Edit 2/16/17: Photos are in!
Yesterday, the journey I’ve been chronicling for the last few weeks finally came to fruition: yesterday I ran and completed my first competitive wave at Warrior Dash. A little over a month of training crammed in between long days of work finally finished off with a long morning and a great race. Here are some of the things I got out of my first competitive run:
My first big achievement worth discussing is my time. I’ve never been good at tracking my time in these races, but I made a goal to accomplish this race between 40-45 minutes. I didn’t finish in that range, but still completed the course in less than 50 minutes. That’s a number I can be happy with. Considering the conditions of the day with the low 50’s temperature and incredibly soft sand, I’m glad about that number.
The other great thing about finishing in under 50 minutes is not being “lapped.” In previous races, I end up meeting people on the course who started a wave or two after me. The next wave after 8am started at 8:30, and I stayed far enough ahead of that group to not get lapped. It may not have been my goal time, but it was still a respectable finish for a competitive wave. And I’m happy about that.
So yes, disappointments are possible. Let me just say that my disappointments did not involve my expectations. I already knew I wasn’t going to make it to the podium or qualify for the OCR World Championships (although either one of those would’ve been awesome). I did have two major disappointments.
The first was my pacing. I started off on one of the best paces I’ve had in a while. At the second water station, I asked for a time and distance estimate. I was just shy of the two-mile mark at 22 minutes. That’s actually a pretty impressive pace for me. However, after that, I definitely started slowing down. Two miles in and my pace was good. Finishing right before 50 minutes means it took me over 25 minutes to finish the last mile plus. Maybe it was the cold. Maybe it was the soft sand wearing me down. Whatever it was, it dragged me down.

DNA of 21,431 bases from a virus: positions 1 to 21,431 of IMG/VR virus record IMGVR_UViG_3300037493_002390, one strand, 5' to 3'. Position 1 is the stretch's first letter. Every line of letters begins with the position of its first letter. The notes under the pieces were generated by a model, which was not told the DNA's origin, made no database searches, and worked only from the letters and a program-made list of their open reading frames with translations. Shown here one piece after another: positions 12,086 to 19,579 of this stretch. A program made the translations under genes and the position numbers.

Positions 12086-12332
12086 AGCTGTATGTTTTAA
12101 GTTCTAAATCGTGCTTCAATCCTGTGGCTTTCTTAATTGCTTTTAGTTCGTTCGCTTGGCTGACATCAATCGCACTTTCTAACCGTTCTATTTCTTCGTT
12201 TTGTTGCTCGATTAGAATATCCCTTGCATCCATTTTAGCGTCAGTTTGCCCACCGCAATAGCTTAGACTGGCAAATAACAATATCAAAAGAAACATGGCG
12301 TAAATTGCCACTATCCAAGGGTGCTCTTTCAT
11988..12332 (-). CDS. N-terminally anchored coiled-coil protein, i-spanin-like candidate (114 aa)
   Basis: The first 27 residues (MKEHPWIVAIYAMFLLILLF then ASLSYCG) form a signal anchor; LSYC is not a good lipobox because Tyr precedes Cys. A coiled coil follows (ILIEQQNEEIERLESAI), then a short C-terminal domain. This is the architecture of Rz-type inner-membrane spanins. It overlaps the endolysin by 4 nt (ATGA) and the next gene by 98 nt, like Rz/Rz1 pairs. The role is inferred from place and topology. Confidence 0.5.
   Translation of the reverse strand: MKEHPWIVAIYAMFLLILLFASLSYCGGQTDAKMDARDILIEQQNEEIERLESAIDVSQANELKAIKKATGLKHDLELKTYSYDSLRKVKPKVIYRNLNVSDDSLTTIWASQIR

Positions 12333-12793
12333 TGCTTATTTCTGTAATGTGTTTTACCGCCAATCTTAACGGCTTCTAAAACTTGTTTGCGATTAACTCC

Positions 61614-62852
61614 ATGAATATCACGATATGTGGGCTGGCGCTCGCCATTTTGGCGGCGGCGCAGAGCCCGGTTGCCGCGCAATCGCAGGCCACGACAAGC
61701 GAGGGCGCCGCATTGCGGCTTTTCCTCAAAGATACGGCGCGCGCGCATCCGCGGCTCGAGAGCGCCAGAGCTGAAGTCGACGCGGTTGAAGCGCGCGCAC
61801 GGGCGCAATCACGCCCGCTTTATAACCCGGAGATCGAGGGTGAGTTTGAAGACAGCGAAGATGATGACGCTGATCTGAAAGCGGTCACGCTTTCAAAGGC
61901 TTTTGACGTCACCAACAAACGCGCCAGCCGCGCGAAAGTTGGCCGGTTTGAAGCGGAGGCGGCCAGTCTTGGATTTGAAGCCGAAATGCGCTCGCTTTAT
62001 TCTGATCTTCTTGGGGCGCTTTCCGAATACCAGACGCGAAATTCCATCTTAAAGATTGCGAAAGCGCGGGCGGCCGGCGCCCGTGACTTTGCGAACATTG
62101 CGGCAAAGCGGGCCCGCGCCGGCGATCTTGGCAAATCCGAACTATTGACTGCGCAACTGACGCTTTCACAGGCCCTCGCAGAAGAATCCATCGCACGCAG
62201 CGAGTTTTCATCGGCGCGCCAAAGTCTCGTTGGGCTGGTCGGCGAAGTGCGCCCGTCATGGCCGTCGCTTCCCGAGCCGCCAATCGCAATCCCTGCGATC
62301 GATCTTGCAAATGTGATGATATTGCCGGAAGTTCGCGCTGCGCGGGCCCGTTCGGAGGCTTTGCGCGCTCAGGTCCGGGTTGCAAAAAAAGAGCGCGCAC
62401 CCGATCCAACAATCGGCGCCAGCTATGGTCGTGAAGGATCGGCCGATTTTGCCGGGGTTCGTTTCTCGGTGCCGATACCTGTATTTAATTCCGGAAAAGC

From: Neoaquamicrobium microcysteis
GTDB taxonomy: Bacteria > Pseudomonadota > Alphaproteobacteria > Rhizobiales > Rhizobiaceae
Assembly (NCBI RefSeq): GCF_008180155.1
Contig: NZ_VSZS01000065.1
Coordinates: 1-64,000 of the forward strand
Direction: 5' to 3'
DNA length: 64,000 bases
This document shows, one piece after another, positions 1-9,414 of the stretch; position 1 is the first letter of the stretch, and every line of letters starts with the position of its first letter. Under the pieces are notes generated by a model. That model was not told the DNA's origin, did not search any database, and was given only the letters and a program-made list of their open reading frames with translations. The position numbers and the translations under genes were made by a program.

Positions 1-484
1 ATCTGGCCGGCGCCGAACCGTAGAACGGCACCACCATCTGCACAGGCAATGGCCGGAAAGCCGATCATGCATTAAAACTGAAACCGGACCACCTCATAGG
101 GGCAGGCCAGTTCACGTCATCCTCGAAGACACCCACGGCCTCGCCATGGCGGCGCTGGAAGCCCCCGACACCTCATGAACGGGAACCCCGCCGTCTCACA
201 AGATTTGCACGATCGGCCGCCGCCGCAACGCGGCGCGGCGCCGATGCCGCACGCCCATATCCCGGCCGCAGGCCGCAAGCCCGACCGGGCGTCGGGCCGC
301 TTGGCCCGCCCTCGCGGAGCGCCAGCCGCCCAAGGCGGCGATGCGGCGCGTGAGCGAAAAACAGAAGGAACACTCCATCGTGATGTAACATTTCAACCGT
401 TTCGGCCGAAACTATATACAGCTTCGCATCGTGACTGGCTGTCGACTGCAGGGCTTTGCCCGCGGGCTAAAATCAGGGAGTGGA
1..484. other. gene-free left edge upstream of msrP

The other and biggest disappointment was getting in my own head. Here’s the situation: Like I said before, I was keeping a good pace, I was getting through obstacles better than before. Through the last mile, I had a few rougher times. After crawling through the obstacle Magic Carpet Ride (and seriously, I’m sorry to say, but crawling? For real?), I went into Fisherman’s Catch with wet hands. And slipped twice. TWICE. Those stinkin’ metal grips and wet hands don’t mix. After that, I ran through soft sand and leaped over the fire with little confidence that I’d make it over. Then I started cramping as I went through Pipeline. And at that moment, my confidence was shot. I got over Pallet Jacked in a shaky fashion, then came Goliath, one of Warrior Dash’s signature obstacles. I climbed up the cargo net, got to the top, looked down the slide, and couldn’t bring myself to the edge. I sat up there for several minutes, watching others head down the slide with no problems. My friend called me from below encouraging me (or she told me later; I couldn’t hear her). And after all that time, I decided not to go down the slide. I climbed back down the cargo net and walked around. After finishing the race, I hated that I went around the obstacle. I hated that I talked myself out of it. So, this is my lesson: stay out of your head. I knew I could go down that slide. I knew I wasn’t too tired or that my calf wouldn’t cramp; I just psyched myself out. And I should never have done that.
So What Next?
Well, is my conversion from casual to competitor ending here? Honestly, as I thought about it, no it hasn’t. I would love to try a competitive wave again. And maybe with some more training and better focus, maybe I could get through it faster. Maybe I’ll be up on that podium myself. But for now, I’m glad I made it through the course. In one piece. And that’s pretty incredible.
Edit 2/16/17: The gallery below are the photos taken by Gameface Media. I should have photos from my friend soon. Keep a look out for that!